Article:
4th Sunday of Lent B: Unbelief and Skepticism

Audio version below:

Today there’s a great deal of unbelief and skepticism about God and Jesus Christ in our society. I’m watching the CNN series on Jesus on Sunday nights during Lent called “Finding Jesus.” If the remaining segments are like the two I’ve seen so far, I think you will have to find Jesus elsewhere than on CNN. You may end up wondering whether you can find him at all or– just as unfortunate– wondering whether finding him is worthwhile.

Last Sunday’s segment was about John the Baptist. To tell you the truth, as they dramatized John’s life, I found him peculiar and unstable. I don’t think I would follow him and I certainly wouldn’t want him to dunk me into a river of water. The segment suggested that John was the teacher of Jesus, his mentor. I’m wondering what the next episodes are going to be like. Is Jesus going to be portrayed like John? If he is, I wouldn’t want to follow him either.

The mainstream media by nature is skeptical, so it keeps asking questions like: Did Jesus really exist? What did he look like? What are the facts about his birth, his life and his death? Are other gospels out there that contradict the four we know? Have the archeologists found out anything more about him? Was he married? Is there anything new about him?

Nothing wrong with most of those questions except that questions alone wont get you the truth. You can  get buried under facts. You can try to know too many facts. Knowing the facts isn’t necessary to start a friendship, get married, to begin a business, to make a medical decision, or to believe.

But we shouldn’t be surprised– there’s always been unbelief and skepticism. Our first reading this Sunday from the Old Testament tells us that:. “In those days, all the princes of Judah, the priests, and the people added infidelity to infidelity…Early and often did the LORD, the God of their fathers, send his messengers to them”… “But they mocked the messengers of God, despised his warnings, and scoffed at his prophets.” Their unbelief led to destruction and exile. (2 Chronicles, 36,14-16) Skepticism and unbelief are nothing new.

In the New Testament passage from John, Nicodemus meets Jesus, but he only comes at night. He’s someone who’s reluctant to believe. He is a Pharisee, a member of the Sanhedrin, the ruling body of Jews at the time of Jesus. He’s interested in what Jesus has to say but he’s hesitant, perhaps because he’s in the minority, so it’s not the popular thing to do. Or perhaps he can’t understand the dimensions of what Jesus reveals. Jesus speaks of a greater life, a new birth, and Nicodemus can only grasp life as he sees it and lives it.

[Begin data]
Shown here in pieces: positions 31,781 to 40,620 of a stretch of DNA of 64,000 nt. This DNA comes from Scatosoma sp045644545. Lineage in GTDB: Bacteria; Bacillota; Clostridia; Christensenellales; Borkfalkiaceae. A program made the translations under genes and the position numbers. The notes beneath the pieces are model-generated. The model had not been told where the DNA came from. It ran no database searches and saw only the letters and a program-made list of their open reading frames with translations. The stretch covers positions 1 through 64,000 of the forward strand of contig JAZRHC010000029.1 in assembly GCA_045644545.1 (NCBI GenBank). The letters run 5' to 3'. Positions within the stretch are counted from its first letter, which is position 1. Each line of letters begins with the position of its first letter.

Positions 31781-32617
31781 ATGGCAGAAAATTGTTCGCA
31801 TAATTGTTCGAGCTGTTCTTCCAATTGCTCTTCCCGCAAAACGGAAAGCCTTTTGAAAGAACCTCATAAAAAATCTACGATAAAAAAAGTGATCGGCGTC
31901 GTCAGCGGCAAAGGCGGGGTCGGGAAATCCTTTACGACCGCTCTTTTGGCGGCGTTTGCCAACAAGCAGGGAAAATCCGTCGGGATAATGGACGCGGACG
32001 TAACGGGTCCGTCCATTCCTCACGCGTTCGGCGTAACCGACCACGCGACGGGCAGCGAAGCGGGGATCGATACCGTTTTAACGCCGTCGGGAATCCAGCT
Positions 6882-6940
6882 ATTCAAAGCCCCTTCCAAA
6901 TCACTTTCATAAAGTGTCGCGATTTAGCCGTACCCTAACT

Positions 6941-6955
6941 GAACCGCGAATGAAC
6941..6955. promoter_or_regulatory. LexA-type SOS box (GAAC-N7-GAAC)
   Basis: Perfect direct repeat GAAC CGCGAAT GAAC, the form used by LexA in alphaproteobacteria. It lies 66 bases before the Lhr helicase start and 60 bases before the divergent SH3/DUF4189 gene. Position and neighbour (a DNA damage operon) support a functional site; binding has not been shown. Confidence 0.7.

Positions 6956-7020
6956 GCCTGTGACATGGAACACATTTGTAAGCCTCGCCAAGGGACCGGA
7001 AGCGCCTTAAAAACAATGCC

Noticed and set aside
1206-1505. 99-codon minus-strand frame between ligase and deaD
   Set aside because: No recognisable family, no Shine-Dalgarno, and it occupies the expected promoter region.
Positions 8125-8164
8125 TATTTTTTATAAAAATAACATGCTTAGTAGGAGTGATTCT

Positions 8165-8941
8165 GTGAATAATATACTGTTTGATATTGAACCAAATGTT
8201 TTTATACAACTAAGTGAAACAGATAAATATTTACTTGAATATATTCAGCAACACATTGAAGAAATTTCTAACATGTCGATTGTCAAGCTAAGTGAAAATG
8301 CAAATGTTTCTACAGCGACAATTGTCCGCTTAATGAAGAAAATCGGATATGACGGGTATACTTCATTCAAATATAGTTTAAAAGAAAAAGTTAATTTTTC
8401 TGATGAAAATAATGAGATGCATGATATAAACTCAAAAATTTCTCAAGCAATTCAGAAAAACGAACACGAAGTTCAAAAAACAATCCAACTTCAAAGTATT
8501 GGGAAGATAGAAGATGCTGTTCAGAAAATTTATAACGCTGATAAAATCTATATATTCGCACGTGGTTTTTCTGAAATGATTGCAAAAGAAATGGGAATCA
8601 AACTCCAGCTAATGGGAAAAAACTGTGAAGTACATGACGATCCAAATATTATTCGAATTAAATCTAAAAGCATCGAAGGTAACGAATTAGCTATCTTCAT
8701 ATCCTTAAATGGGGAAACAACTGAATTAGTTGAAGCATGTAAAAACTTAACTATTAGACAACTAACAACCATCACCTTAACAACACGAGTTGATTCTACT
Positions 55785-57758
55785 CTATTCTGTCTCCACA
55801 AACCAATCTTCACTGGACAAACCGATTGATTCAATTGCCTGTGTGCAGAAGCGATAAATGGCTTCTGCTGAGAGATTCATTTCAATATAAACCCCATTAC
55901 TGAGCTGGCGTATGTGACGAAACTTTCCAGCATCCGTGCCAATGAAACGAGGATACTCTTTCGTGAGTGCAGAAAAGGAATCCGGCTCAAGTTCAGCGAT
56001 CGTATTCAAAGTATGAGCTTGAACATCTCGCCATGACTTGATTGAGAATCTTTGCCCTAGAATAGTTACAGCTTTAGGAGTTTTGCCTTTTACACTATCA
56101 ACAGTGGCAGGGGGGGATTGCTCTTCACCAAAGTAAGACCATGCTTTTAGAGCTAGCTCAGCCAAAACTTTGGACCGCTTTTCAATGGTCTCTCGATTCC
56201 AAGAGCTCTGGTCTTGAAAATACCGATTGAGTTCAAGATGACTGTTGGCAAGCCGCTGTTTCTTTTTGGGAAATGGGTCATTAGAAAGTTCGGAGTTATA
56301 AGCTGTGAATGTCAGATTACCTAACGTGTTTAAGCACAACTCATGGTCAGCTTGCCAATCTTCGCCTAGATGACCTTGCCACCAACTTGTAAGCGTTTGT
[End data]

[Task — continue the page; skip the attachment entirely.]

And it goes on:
Some today are reluctant to believe for the same reasons, so they keep asking questions, or give up seeking altogether. You might be in the minority if you believe, for example. You wont be popular with everybody if you believe. You may be confused or uncertain or wondering about the faith you are asked to hold onto.

The interesting thing is the God doesn’t give up on the unbeliever or those like Nicodemus who are uncertain or confused or questioning. God meets you in the night. So come to God with the faith you have. Why doesn’t God give up on us? Listen again to our reading from John’s gospel.

Jesus said to Nicodemus:
“Just as Moses lifted up the serpent in the desert,
so must the Son of Man be lifted up,
so that everyone who believes in him may have eternal life.”

For God so loved the world that he gave his only Son,
so that everyone who believes in him might not perish
but might have eternal life.
For God did not send his Son into the world to condemn the world,
but that the world might be saved through him.

God so loved the world. And the great sign of God’s love is the death of Jesus on the Cross. What greater sign of love could God give?

4 thoughts on “4th Sunday of Lent B: Unbelief and Skepticism

  1. Gloria

    I’m reading through Fr. Paul’s blog again. His poetry and photography are
    so beautiful. I believe line 5 in his poem is the answer to CNN’s series
    Finding Jesus, not facts, figures, dates, and time.

    One among many mysteries of the Bible
    is the identity of the man “Theophilus”
    to whom Luke addresses his Gospel (1:1-4).
    It refers to a real person who is 1900 years old!
    But this is a mystery we need not solve.
    We can think of ourselves as that “friend of God”
    for that message is ever alive today.

  2. Berta Hernandez

    We saw CNN tonight about the supposed gospel of Judah. Not much on Jesus except the continuing of trying to bring doubt to the believers. Skeptics will always try to put their two cents in. We have to make sure we keep our faith! Lord, let me never lose sight of Your love!

  3. vhoagland Post author

    You’re right, Berta, not much about Jesus. It’s a disappointing series.
    FV

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